Adjudicating Climate Change: State, National, and International Approaches

Adjudicating Climate Change: State, National, and International Approaches

By: William C. G. Burns (editor), Hari M. Osofsky (editor)Hardback

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Description

Courts have emerged as a crucial battleground in efforts to regulate climate change. Over the past several years, tribunals at every level of government around the world have seen claims regarding greenhouse gas emissions and impacts. These cases rely on diverse legal theories, but all focus on government regulation of climate change or the actions of major corporate emitters. This book explores climate actions in state and national courts, as well as international tribunals, in order to explain their regulatory significance. It demonstrates the role that these cases play in broader debates over climate policy and argues that they serve as an important force in pressuring governments and emitters to address this crucial problem. As law firms and public interest organizations increasingly develop climate practice areas, the book serves as a crucial resource for practitioners, policymakers and academics.

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About Author

William C. G. Burns is the Class of '46 Visiting Professor with the Center for Environmental Studies at Williams College. Most recently, Dr Burns was a Senior Fellow with the Center for Global Law and Policy at the Santa Clara University School of Law. Additionally, he serves as editor-in-chief of the Journal of International Wildlife Law & Policy and co-chair of the International Environmental Law Committee of the American Branch of the International Law Association. He received his B.S. in political science from Bradley University and his Ph.D. in international law from the University of Wales - Cardiff College of School of Law. Prior to his academic career, he spent more than twenty years in the nongovernmental sector, including as executive director of the GreenLife Society/Pacific Center for International Studies, a think tank that focused on implementation of international wildlife law. He has published more than 70 articles in a range of law, policy and science journals, including the Georgetown International Environmental Law Review, the Journal of the American Medical Association and Global Change and he has served as the co-editor of three books. Hari M. Osofsky is an Associate Professor at Washington and Lee University School of Law. She received her B.A. and J.D. from Yale University. She currently is a Ph.D. student in the Department of Geography at the University of Oregon. Her articles have been published in a variety of journals, including the Washington University Law Quarterly, Villanova Law Review, Chicago Journal of International Law, Stanford Environmental Law Journal, Stanford Journal of International Law, Virginia Journal of International Law and Yale Journal of International Law. Her advocacy work has included assisting with Earthjustice's annual submissions to the U.N. Human Rights Commission on environmental rights and with the Inuit Circumpolar Conference's petition on climate change to the Inter-American Commission on Human Rights. She also has taught climate change litigation courses that assisted the Southern Environmental Law Center and Western Environmental Law Center.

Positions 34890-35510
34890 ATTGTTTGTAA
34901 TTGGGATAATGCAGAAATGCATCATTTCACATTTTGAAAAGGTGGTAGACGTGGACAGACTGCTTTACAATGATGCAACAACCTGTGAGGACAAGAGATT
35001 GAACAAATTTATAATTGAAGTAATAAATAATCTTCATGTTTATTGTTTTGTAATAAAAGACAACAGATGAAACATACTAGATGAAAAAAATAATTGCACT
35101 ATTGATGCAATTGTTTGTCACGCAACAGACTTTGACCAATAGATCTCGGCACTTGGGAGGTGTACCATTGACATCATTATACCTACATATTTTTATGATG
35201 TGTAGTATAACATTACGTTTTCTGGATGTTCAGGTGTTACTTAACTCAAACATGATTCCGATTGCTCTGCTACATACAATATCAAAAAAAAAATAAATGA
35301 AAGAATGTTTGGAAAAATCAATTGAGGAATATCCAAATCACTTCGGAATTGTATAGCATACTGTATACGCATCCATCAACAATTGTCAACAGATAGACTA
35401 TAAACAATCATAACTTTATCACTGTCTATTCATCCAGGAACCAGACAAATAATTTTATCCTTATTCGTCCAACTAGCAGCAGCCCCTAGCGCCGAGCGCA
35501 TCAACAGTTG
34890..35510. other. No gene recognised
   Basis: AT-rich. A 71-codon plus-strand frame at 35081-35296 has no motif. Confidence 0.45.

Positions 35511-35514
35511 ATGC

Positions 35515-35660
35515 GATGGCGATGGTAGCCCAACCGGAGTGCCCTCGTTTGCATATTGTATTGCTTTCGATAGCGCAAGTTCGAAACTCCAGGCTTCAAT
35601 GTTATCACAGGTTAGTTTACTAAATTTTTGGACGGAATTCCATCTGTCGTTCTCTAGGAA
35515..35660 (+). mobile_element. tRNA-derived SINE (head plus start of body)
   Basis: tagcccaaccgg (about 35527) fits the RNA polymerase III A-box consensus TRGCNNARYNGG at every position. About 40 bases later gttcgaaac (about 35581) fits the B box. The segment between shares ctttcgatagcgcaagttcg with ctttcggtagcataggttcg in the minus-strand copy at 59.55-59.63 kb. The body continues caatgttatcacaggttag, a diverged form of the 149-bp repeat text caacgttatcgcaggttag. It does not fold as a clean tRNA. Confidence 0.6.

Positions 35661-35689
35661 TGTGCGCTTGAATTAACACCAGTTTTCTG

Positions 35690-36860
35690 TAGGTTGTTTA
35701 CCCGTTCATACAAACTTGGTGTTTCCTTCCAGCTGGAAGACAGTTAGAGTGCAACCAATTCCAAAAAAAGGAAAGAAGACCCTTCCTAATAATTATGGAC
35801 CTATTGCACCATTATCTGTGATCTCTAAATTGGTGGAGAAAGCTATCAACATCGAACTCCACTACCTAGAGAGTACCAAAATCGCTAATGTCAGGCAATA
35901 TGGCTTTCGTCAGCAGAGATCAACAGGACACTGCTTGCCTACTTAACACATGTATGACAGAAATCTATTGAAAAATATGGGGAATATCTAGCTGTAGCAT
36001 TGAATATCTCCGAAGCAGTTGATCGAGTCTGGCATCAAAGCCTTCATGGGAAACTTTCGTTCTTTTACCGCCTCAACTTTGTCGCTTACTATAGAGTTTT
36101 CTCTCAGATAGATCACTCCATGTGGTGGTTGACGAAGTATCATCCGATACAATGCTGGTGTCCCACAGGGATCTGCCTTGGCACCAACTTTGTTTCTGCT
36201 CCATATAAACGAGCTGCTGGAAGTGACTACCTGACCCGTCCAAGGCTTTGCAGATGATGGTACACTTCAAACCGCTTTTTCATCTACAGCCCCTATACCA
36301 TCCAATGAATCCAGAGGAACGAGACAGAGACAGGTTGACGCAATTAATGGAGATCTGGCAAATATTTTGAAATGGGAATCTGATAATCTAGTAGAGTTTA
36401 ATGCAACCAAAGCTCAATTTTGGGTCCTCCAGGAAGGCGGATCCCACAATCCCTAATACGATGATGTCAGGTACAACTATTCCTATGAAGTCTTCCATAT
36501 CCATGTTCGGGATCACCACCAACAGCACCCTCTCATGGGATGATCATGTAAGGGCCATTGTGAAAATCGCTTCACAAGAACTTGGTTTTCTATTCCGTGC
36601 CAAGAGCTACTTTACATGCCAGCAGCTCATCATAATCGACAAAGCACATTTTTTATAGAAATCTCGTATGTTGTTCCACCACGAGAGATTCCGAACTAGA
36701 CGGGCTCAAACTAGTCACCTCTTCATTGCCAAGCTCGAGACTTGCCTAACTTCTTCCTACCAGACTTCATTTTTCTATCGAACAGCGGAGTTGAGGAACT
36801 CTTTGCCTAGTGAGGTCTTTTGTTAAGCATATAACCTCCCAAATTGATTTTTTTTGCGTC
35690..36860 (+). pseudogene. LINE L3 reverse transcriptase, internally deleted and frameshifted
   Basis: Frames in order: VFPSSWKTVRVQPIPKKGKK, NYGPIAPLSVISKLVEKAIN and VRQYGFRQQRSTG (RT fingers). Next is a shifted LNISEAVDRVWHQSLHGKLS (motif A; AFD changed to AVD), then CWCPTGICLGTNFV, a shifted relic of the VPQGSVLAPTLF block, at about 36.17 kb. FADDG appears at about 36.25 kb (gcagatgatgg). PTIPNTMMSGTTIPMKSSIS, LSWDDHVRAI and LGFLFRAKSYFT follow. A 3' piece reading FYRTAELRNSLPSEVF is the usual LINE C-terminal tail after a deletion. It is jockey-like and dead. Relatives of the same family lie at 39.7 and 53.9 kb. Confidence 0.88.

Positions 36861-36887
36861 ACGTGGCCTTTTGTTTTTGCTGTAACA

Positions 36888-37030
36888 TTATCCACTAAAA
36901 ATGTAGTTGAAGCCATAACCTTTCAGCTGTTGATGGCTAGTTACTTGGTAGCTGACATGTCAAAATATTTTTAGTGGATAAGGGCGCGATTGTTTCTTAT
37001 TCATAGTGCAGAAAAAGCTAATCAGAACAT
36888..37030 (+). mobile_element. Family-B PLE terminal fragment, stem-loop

Contents

Preface Peter E. Roderick; 1. Introduction: the exigencies that drive potential causes of action for climate change William C. G. Burns and Hari M. Osofsky; Part I. Subnational Case Studies: 2. State action as political voice in climate change policy: the Minnesota environmental cost valuation regulation Stephanie Stern; 3. Limiting climate change at the coal mine Lesley K. McAllister; 4. Cities, land use, and the global commons: genesis and the urban politics of climate change Katherine Trisolini and Jonathan Zasloff; 5. Atmospheric trust litigation Mary Christina Wood; Part II. National Case Studies: 6. The intersection of scale, science, and law in Massachusetts v. EPA Hari M. Osofsky; 7. Biodiversity, global warming, and the United States Endangered Species Act: the role of domestic wildlife law in addressing greenhouse gas emissions Brendan R. Cummings and Kassie R. Siegel; 8. An emerging human right to security from climate change: the case against gas flaring in Nigeria Amy Sinden; 9. Tort-based climate litigation David A. Grossman; 10. Insurance and climate change litigation Jeffrey W. Stempel; Part III. Supranational Case Studies: 11. The world heritage convention and climate change: the case for a climate-change mitigation strategy beyond the Kyoto protocol Erica J. Thorson; 12. The Inuit petition as a bridge? Beyond dialectics of climate change and indigenous peoples' rights Hari M. Osofsky; 13. Bringing climate change claims to the accountability mechanisms of international financial institutions Jennifer Gleason and David B. Hunter; 14. Potential causes of action for climate change impacts under the United Nations Fish Stock Agreement William C. G. Burns; 15. Climate change litigation: opening the door to the international court of justice Andrew Strauss; 16. The implications of climate change litigation: litigation for international environmental law-making David B. Hunter; 17. Conclusion: adjudicating climate change across scales Hari M. Osofsky.

Product Details

  • publication date: 27/07/2009
  • ISBN13: 9780521879705
  • Format: Hardback
  • Number Of Pages: 412
  • ID: 9780521879705
  • weight: 680
  • ISBN10: 0521879701

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